Stock and Murphy raise certain issues not because they are bigots but because of the realities facing women in society. Whatever one thinks of their arguments, these realities will not disappear simply by labelling critical feminists ‘hatemongers’. All it does is to cheapen the meaning of hatred, making life easier for the real bigots and to eviscerate public debate. Joubert’s observation has rarely seemed more vital.
  • Schroedingers CatSchroedingers Cat Shipmate, Waving not Drowning Host
    This is a very unpleasant area of debate right now.

    Oh I know that. Which is why I want to be educated to understand the debate (I have no desire to be part of it - just to understand). It happens around a lot of my twitter feed.

  • What is the difference between a radical feminist and a feminist ?

    Radical feminists tend to be aligned with radical left politics. So Marxist-Feminists, anarchists, and the like. Radical feminists also tend to be more trenchantly critical of prevailing standards, attitudes, and behaviors that allow for systems of oppression to be erected.

    Feminists, on the other hand, tend to just be about “empowering” women without criticizing any of the underlying systems that result in women’s, and other minorities’, oppression.
  • Not much to understand if you ask me. I made up my mind based on who was throwing the punches, and who was trying to have a reasonable debate...
  • Re TERF:

    I wonder if the above definition ("TERF = Trans-Exclusionary-Radical-Feminist")--especially when meant as an insult--suggests women who don't like men *at all*? From that TERF point of view, a trans woman would still be a man, and therefore someone they don't want to be around. A trans man might be seen as going over to the enemy.

    * Not suggesting at all that Doublethink meant it as anything more than a definition!
  • DafydDafyd Shipmate
    edited December 2019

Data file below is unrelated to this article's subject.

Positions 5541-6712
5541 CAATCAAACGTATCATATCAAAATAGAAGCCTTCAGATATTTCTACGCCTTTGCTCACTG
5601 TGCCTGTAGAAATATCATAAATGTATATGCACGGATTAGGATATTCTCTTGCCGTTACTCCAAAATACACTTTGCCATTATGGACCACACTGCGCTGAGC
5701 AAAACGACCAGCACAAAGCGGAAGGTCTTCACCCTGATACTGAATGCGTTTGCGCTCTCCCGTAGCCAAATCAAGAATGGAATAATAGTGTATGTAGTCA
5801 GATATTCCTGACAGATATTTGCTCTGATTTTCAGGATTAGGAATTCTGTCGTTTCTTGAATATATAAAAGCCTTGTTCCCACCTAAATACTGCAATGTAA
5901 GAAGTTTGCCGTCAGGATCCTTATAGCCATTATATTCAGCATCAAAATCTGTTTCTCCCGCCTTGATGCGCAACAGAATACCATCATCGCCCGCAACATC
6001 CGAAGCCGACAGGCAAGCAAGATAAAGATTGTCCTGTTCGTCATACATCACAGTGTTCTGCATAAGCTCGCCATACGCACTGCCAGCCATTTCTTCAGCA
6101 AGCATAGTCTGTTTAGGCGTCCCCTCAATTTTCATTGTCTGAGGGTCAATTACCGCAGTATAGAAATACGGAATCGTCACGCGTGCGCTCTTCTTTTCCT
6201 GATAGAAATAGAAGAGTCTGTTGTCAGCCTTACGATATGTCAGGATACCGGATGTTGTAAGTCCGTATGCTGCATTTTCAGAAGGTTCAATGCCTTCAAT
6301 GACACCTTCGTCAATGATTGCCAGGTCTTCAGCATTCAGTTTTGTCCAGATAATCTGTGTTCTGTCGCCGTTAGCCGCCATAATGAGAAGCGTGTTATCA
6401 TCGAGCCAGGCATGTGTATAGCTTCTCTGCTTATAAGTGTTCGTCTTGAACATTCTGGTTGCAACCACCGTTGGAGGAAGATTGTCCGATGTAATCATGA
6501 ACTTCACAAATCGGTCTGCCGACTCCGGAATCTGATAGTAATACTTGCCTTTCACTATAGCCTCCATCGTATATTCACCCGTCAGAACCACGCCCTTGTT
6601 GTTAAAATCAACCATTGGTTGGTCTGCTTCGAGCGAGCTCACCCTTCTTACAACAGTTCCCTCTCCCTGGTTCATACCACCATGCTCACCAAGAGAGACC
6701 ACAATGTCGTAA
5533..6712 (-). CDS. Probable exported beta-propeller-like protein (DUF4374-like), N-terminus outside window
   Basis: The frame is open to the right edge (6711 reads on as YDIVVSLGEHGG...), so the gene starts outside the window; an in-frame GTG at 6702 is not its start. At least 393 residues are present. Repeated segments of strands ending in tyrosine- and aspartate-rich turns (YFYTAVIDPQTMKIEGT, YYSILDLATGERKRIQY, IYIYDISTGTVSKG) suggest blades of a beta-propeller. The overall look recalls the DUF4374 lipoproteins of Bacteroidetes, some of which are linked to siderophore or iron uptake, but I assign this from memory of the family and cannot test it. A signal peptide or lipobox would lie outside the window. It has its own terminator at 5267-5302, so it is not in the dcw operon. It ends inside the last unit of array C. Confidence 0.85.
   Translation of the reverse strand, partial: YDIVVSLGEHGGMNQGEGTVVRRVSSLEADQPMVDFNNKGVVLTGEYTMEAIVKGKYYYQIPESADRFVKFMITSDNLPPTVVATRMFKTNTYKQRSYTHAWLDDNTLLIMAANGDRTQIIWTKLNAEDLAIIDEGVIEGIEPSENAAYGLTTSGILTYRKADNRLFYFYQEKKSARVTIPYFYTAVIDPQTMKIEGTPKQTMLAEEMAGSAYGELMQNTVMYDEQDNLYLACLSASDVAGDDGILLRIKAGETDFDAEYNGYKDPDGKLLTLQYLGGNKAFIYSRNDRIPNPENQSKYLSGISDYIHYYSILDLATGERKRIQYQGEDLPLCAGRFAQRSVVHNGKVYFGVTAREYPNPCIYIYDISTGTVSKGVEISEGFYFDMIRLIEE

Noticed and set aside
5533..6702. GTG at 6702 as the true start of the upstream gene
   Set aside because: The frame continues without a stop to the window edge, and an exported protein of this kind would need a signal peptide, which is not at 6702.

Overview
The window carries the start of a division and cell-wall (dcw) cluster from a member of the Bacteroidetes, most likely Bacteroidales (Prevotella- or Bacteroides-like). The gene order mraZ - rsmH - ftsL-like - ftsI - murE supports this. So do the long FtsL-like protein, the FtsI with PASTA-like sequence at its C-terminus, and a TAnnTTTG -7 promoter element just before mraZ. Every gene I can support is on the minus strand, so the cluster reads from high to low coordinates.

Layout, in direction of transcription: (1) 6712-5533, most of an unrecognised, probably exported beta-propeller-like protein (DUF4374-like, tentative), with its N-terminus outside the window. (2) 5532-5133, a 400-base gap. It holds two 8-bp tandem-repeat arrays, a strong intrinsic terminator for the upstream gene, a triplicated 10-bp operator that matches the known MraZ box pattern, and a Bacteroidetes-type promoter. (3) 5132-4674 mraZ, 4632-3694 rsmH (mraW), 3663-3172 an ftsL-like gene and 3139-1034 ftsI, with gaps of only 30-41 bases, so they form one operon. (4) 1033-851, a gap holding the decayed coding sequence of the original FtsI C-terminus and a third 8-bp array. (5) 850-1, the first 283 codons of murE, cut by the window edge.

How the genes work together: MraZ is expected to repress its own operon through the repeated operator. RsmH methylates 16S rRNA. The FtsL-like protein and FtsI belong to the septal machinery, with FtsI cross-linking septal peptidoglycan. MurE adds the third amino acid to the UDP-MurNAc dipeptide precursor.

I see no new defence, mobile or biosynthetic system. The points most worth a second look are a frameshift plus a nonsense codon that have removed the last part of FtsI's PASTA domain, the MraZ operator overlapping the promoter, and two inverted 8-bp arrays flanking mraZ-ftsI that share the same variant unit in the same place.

The usual distinction is that sex is physical and biological - a combination of chromosomes and genitalia, while gender is a matter of social roles.

    A radical feminist AIUI is one who thinks all gender distinctions are pernicious and should be overthrown; but that as things stand women-only spaces are required because men are socialised to at best dominate discussion e.g. by mansplaining and at worst resort to violence.
    If gender isn't a real thing, it would follow that trans-people cannot really be of a gender at odds with their biological sex.

    Trans-people of course would say their experience does not fit into the theory.

    (I hope that's not itself too mansplainy.)
  • OK, I really want to get my head around some of these areas, and I want a safe place to get information.

    This has sort of come from the JKR furore, but I also realise that I don;t always know what some people mean or what the "right" answers are.

    Note, I would like to be able to express how I see things, without being dragged over the coals - I genuinely want to understand.

    So, as I see it:

    There are two main genetic sexual definitions - XX and XY - with a few other oddities (extra chromosomes).

    There are two "observed genders" - I think that is right. This is based on external genitalia, and based on what is seen at birth.

    But I also understand that gender and sexual definition are far wider than this - there are many many sexual definitions. Some people do not match their observed gender.

    Or have I got it wrong? And what does a TERF actually mean?

    There is also the challenging question of Gender Identity? Identarians? People "identifying" as a different gender for abuse purposes.

    Argh!!!! Please can people help me out, not least because I think some clarity - from all sorts of people - will help others.

    I don't believe this is Equine related - I don't wish to discuss so much whether this is acceptable. I want to understand what the questions and definitions are. So that I can engage in conversation and have half a clue. Thank you.


    As far as I've come to understand things, during and after the other very conflictual topic on transgender is that the large majority people find that their identity as male or female corresponds to their biological sex. With the almost infinite variation among humanity, there are a minority who find that what they feel inside about being male or female does not match their observed biology, and this group suffers from all of terrible things that minorities suffer from: persecution as a group and individuals, violence, social exclusion, increased physical and mental illnesses etc.